Today, as the storm closes in, I’ll be making jelly. (And I won’t be using a water bath!)

The two storm-related bad things most likely to happen to us are an extended power outage and a strategically placed fallen tree. In case of the former, we’ll lose some food. That would be unfortunate, but not disastrous. In case of the latter, we could have damage to our house, our boat, our chicken coop, or our truck. Assuming no damage to either of us, that would also be unfortunate, but not disastrous.

As long as Kevin and I have each other, and grape jelly, we’ll be fine.

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Comments

  1. I remember the hurricane that hit the south coast of England in 1987. We don’t get hurricanes normally – so no-one has checklists or the remotest idea what to do. It wasn’t pleasant, but we didn’t even know it was coming our way, so we didn’t have time to do anything about it anyway. So you guys sound far more prepared than we were.

    Fingers crossed you don’t get too much damage.

    Good luck and enjoy the grape jelly!

  2. martha in mobile says:

    My best hurricane supply advice: wine, battery-operated lantern, and a deck of cards.

    Once Earl passes and cleanup starts, your grape jam will come in mighty handy! We usually put our chickens in the garage during hurricanes, and then have to power-wash it out. But I have seen a hummingbird outside my window survive a ‘cane by clinging to a string, so I’m betting your chickens and turkeys will be fine (if a little disarrayed).

    Good luck and God Speed.

  3. “Last night, I washed, stemmed, and crushed them”

    It’s a lot of work, isn’t it? If you’ve let it settle overnight and strained it (for a second time) through cheesecloth, take a good look at the stuff left in the cheesecloth. It’s really wild looking stuff. Kinda sparkly, like some weird cosmetic or something. I just canned the juice with plenty of sugar. I figure we’ll have grape juice as a treat sometime, in our largely juiceless existence.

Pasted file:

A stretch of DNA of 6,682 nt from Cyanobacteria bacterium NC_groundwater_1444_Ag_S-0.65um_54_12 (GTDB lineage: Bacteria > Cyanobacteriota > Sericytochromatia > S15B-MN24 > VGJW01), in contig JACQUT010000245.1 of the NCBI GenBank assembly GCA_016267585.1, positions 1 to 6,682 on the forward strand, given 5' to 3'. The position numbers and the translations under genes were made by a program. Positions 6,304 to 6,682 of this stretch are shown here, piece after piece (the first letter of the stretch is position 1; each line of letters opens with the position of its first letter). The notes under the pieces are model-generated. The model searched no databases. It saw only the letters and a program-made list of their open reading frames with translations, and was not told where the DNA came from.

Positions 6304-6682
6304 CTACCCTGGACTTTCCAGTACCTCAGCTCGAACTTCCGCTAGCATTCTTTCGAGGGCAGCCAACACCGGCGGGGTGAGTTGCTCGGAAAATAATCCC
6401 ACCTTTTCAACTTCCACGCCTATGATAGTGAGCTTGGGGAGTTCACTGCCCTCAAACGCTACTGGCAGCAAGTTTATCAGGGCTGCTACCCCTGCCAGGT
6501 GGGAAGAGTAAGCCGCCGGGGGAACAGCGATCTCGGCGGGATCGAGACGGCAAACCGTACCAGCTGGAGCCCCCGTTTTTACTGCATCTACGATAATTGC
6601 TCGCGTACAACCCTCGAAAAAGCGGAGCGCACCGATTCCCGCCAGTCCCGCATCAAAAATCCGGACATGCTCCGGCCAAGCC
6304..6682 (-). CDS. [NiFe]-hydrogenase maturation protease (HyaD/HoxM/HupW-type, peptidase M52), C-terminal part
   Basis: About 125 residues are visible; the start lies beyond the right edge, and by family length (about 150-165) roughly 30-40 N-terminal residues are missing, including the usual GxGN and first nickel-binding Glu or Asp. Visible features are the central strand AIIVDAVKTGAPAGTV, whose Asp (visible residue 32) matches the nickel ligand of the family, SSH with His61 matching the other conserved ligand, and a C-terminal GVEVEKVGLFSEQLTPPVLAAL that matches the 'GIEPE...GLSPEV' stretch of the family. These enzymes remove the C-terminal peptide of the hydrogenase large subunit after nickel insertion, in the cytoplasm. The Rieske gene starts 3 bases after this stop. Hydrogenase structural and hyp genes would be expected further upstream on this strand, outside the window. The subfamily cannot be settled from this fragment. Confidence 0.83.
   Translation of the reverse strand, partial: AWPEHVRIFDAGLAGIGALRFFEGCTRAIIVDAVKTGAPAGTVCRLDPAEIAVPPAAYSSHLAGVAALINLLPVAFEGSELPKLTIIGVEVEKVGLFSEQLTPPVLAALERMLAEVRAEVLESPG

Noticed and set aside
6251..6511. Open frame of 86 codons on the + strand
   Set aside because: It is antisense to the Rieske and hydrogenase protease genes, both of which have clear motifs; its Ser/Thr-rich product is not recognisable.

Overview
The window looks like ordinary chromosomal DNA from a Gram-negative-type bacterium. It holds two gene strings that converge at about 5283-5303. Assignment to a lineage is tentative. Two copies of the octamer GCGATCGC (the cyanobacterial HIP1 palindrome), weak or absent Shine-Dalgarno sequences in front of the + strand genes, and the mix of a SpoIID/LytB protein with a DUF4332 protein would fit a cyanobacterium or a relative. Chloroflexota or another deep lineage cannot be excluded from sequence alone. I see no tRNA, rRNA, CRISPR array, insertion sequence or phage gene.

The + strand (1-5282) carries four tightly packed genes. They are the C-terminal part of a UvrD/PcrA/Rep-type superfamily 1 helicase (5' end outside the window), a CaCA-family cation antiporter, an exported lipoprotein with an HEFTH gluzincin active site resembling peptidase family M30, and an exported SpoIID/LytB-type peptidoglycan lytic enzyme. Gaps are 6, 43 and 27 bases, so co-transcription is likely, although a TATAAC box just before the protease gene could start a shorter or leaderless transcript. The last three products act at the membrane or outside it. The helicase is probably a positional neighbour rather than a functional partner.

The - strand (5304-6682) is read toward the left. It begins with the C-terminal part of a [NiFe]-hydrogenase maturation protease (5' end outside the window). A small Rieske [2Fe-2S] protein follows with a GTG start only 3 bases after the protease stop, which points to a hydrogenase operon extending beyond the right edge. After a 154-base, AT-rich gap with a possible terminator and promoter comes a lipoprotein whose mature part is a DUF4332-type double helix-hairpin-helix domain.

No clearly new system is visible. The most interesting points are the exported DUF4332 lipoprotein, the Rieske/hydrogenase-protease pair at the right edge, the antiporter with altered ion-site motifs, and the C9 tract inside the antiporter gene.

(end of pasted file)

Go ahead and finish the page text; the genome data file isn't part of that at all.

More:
4. LOL!! You have a great sense of humour- even in the midst of what could be a stressful event! Best of luck, hope all fairs well!

  5. Hope you and the feathered faired well over night. Sending good vibes from windy Wellfleet~

  6. Fiona — Well, now it’s the next morning, and the storm wasn’t more than a brisk breeze and some rain. I haven’t been out to survey yet, but it looks like we sailed through just fine.

    Martha — I thought about putting the turkeys in the shed, and if it had looked like a full-bore hurricane we might have done just that. The chicken coop is very secure, and the chickens seem to have the good sense to take shelter in it, so I don’t worry about them. Or I only worry a litte … In any case, we were spared the brunt of the storm.

    Kate — I don’t think I got any crystals, and I didn’t re-strain the juice (since I can barely restrain myself, I figure that was par for the course). I hope I don’t have crystals in my jelly. I used a ton of sugar, and I’m not entirely pleased with the results — more on that later.

    Tracy — Anyone who laughs as easily as you is welcome here any time!

    Sara — We did fine down here. I expect you got a harder hit up in Wellfleet. I hope you got through OK. Sending good vibes from down Cape!

  7. If a weather-related armageddon hits, coffee and licorice scottie dogs will be currency in the new society, I’m sure of it. You’re totally prepared.